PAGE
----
A recurring theme I hear among paid social pros is the measurement discrepancy between Facebook and Google Analytics.

People seem to have a really hard time matching up what’s happening with campaigns on Facebook and subsequent engagement, as measured by their analytics platform of choice (including – but not limited to – Google Analytics).

Some people go as far as claiming that this is systematic click fraud perpetrated by Facebook. This is highly unlikely, for all kinds of obvious reasons. However, there is a clear problem.

The good news is that you can do something about it.

Third party tools use different measurement techniques, so aligning two platforms perfectly is pretty much impossible. But you can get much closer.

If your data looks way off, then it’s probably linked to at least one of the following reasons. Check and doublecheck to see if you narrow the measurement gap.

Do let me know if there are other reasons for the discrepancies in the comments section below, or if any of these things help you.

1) Your measurement window is screwy

By default Facebook sets the window to one-day after an ad was viewed, or a 28-day post-click window. If this isn’t what you want to track, then you should change your settings.

2) You’re measuring conversions on a last click basis

This isn’t how Facebook does it, so you’re measuring different things.

Facebook says:

“Third-party platforms capture conversions that resulted from a direct referral. Even if you created a campaign using URL parameters to track the link used in your ad, third parties identify those last-clicks, or linear conversions, where the user clicked an ad and immediately converted.”

Facebook aside, it’s definitely time to start attributing performance across channels, rather than focusing on the last click in the user journey.

3) You have pixel implementation issues

Perhaps your tech setup isn’t working properly? Facebook points at the following possible issues and tests to try:

  1. Check whether your raw pixel fires match.
  2. If you’re using conditional firing, expect a small discrepancy.
  3. Check your currency, decimal places and other variables in your purchase event codes.
  4. Use the Pixel Helper tool to check for duplicate pixel fires
  5. Check that you’re not “pixel piggybacking on existing tag managers”.

4) You’re comparing clicks with apples

Total ‘clicks’ as reported by Facebook includes a whole bunch of stuff that you may not be aware of. You might think a click is all about the link in the ad, but you’d be wrong.

For example, as well as the links in your ads, Facebook clicks include things like expanding descriptions, clicking to read comments, page likes, as well as post likes, comments and shares. There are others too.

As such, focusing on clicks is perhaps not the best measure of direct engagement and campaign performance.

5) You’ve got cross-device tracking issues

Conversions on mobile devices aren’t always tracked by cookie-based analytics platforms. Mobile apps and browsers often refuse to cooperate with one another when it comes to cookies.

Facebook provides ‘cross-device reports’ that will help improve visibility in this area, but the likelihood is that there are always going to be issues.

6) You’ve got Google (or other) Analytics issues

It’s always worth sense checking your analytics setup whenever discrepancies show up. Is everything working as it should be?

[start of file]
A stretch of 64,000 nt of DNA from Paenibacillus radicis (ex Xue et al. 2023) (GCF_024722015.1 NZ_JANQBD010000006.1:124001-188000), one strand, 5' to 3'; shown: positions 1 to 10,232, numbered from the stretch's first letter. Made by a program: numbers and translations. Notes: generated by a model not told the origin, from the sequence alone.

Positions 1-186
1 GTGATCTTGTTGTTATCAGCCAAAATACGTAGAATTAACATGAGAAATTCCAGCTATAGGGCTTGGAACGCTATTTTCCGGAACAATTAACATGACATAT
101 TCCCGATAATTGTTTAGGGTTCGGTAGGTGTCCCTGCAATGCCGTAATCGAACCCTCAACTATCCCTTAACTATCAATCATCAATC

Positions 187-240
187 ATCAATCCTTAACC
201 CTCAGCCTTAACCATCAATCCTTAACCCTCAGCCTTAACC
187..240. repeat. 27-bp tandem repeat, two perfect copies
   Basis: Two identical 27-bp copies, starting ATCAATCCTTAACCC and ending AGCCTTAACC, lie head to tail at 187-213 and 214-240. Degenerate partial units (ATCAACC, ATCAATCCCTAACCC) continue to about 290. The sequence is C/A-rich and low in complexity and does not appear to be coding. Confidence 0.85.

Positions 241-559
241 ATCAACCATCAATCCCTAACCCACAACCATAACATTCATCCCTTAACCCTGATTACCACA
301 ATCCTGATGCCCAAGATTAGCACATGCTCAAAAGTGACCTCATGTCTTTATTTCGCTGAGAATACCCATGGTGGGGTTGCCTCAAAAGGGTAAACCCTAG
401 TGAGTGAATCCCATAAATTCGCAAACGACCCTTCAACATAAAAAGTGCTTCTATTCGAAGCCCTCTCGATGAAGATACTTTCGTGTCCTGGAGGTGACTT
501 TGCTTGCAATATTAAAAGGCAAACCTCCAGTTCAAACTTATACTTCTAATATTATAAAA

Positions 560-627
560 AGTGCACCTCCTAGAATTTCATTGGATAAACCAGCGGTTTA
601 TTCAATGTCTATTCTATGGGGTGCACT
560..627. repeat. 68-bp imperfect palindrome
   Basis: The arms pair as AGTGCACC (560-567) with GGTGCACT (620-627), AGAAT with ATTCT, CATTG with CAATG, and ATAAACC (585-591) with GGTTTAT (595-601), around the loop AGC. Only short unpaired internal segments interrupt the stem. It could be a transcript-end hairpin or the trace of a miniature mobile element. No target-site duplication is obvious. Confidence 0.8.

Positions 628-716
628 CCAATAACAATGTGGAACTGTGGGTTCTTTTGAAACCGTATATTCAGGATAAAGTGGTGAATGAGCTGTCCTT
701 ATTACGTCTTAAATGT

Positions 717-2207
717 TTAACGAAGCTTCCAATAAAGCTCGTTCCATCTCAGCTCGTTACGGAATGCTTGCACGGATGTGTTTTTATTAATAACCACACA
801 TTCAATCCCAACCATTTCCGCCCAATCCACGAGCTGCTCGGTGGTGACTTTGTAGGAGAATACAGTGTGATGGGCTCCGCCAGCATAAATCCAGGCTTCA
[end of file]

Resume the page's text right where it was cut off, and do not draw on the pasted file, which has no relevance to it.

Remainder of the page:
Sometimes a simple website change that nobody told you about can lead to a savage skewing of your numbers. Advertising is occasionally the canary in the coal mine.

7) You’re not tracking your links properly

It goes without saying that you’re probably using Google’s URL builder to help track campaigns. If you’re not, then take a look at how it works.

It’s worth adding that I share these butt ugly links on a daily basis on channels that they are not attributed to, so this is also an imperfect solution.

For example, people post links on Twitter that are often appended with 100+ characters of tracking code. This is all very well, until you see ‘medium=email’ or some other non-social campaign identifier in there.

View post on imgur.com

The starting point in the above example appears to be a daily email newsletter. The end point, as far as my click is concerned, was Twitter.

As such I’m increasingly questioning how these links are actually attributed. We need to understand how these links are shared, and to stop overstating the performance of email (and similar ‘campaign’ channels).

Supersized doses of salt are needed when tracking performance in this manner. The smartest people in the room take a wider view on attribution.

8) You’ve got a slow-ass website

If your site takes an age to power up then you’re going to lose people between the ad click and the page loading. The longer it takes, the more people will bail out.

If your analytics tags don’t fire immediately then there’s going to be a reporting discrepancy.

In addition, some users might click on an ad twice if all they see is a blank loading page the first time around (and then press the back button, and try again). Double trouble.

9) Your users are disabling JavaScript en masse

Ok, so they’re probably not, but this will account for some of the measurement gap.

A couple of years ago the GDS found that 1.1% of web users weren’t running JavaScript, either by accident or design. Since most analytics platforms use JavaScript it could account for a small discrepancy.

10) Your time settings are not in sync

You might want to check that both Facebook and your analytics platform are both set to the same time zone and reporting period.

11) You’re using filters

Analytics tools allow you to ignore certain data. Make sure that you’re not excluding a large chunk of people who engage with your advertising, whether that’s on Facebook or elsewhere.

What else is worth testing? Any other comments or suggestions?

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